Non-union is one of the main complications of single- or multi-level cervical spine fusion, considerably impairing functional results. The aim of this study was to evaluate the respective contributions of imaging examinations in the diagnostic process, the challenge being to avoid inappropriate surgery and unnecessary complementary examinations.
Material and method
A retrospective multicenter study included all patients managed for cervical spine non-union between 2008 and 2018. We evaluated the imaging examinations performed on each patient and determined signs of non-union in each image.
The study included 45 patients in 4 centers: 55% female; mean age, of 48±8.0 years; 57% smokers. Systematic static radiography showed signs of non-union in 55% of cases. Dynamic X-ray was performed in 34% of patients, and showed hypermobility of the level in 80% of cases. CT supported diagnosis of non-union in 97% of cases, and MRI in 48%. SPECT-CT was positive in all cases of non-union.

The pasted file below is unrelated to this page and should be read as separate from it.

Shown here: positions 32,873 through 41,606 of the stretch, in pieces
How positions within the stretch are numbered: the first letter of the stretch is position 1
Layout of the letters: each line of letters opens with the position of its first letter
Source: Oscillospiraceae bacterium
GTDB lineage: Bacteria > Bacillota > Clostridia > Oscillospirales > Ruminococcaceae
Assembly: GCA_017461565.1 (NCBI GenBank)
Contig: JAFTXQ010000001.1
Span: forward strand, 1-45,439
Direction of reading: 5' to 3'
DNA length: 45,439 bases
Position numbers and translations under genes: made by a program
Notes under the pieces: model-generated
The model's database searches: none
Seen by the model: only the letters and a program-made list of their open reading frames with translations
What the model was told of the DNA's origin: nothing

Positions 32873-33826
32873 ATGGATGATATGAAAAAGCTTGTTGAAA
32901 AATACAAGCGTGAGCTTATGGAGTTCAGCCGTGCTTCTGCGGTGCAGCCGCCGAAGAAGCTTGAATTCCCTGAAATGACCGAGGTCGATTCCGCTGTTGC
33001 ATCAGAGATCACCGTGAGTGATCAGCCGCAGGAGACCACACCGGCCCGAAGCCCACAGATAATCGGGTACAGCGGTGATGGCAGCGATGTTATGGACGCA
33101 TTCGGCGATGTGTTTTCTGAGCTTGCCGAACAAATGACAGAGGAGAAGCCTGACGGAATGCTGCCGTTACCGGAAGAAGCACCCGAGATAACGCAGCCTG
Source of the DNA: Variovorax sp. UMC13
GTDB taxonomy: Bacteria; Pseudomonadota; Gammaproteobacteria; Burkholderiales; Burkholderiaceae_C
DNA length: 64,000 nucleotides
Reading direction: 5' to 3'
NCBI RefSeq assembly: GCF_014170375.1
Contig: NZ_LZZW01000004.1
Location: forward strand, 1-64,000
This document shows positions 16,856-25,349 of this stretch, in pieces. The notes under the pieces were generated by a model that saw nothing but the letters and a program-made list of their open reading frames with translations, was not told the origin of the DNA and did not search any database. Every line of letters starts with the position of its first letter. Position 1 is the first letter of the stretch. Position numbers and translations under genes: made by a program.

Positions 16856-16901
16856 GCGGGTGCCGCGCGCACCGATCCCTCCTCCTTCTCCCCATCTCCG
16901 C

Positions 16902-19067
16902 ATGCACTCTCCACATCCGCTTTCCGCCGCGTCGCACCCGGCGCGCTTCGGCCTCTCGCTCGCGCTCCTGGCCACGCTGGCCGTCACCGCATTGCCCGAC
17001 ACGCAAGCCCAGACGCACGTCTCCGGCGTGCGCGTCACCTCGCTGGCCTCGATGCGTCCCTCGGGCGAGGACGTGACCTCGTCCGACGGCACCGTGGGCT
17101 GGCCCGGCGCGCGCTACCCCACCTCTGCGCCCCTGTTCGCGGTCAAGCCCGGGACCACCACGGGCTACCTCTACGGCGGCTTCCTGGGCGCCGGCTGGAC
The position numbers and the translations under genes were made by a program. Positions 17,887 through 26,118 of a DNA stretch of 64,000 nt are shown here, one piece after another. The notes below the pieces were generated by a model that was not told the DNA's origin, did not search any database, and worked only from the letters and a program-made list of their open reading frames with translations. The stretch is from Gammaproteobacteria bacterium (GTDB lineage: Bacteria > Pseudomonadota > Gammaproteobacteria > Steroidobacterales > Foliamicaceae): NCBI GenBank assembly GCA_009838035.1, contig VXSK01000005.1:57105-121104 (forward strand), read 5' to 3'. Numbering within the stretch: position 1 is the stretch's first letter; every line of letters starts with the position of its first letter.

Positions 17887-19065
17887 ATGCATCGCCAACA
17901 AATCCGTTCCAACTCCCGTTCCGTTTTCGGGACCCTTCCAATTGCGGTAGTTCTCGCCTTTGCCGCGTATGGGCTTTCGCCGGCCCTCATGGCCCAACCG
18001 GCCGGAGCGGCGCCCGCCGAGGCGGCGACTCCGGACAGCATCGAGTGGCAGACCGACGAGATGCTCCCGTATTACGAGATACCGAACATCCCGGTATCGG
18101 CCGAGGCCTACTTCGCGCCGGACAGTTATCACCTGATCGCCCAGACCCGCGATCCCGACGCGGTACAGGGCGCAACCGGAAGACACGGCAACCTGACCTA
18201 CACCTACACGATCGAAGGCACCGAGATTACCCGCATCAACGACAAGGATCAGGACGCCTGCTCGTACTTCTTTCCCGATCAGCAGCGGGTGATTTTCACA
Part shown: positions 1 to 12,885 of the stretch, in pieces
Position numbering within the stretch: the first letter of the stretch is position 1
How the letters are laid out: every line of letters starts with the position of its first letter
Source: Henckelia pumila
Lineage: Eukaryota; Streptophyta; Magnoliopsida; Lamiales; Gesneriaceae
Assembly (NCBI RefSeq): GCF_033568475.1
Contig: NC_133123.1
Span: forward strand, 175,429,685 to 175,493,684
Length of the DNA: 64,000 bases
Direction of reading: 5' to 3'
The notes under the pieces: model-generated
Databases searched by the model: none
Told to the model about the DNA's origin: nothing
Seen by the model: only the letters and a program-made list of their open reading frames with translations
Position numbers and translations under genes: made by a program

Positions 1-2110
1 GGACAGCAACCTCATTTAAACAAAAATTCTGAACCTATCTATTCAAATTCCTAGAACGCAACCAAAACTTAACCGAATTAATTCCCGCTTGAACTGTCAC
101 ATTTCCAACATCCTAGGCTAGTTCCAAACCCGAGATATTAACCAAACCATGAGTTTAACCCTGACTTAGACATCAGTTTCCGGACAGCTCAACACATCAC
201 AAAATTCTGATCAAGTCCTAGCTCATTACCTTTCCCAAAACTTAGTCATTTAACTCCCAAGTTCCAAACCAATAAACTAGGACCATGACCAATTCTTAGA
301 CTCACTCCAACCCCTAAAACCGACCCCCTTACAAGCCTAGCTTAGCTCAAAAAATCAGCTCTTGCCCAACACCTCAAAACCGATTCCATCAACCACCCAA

Dynamic X-ray is rarely prescribed, but frequently provided an objective measure of hypermobility of the level in non-union, justifying first-line use. Millimetric-slice CT was reliable for diagnosis. MRI is relevant only once diagnosis has been made, as part of preoperative work-up. Nuclear imaging can be useful in order to solve doubtful cases.
In suspected cervical spine non-union, we recommend dynamic X-rays (flexion/extension) and CT-scan as first-line diagnosis examinations.
Level of evidence
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Keywords : Non-union, Spine, Fusion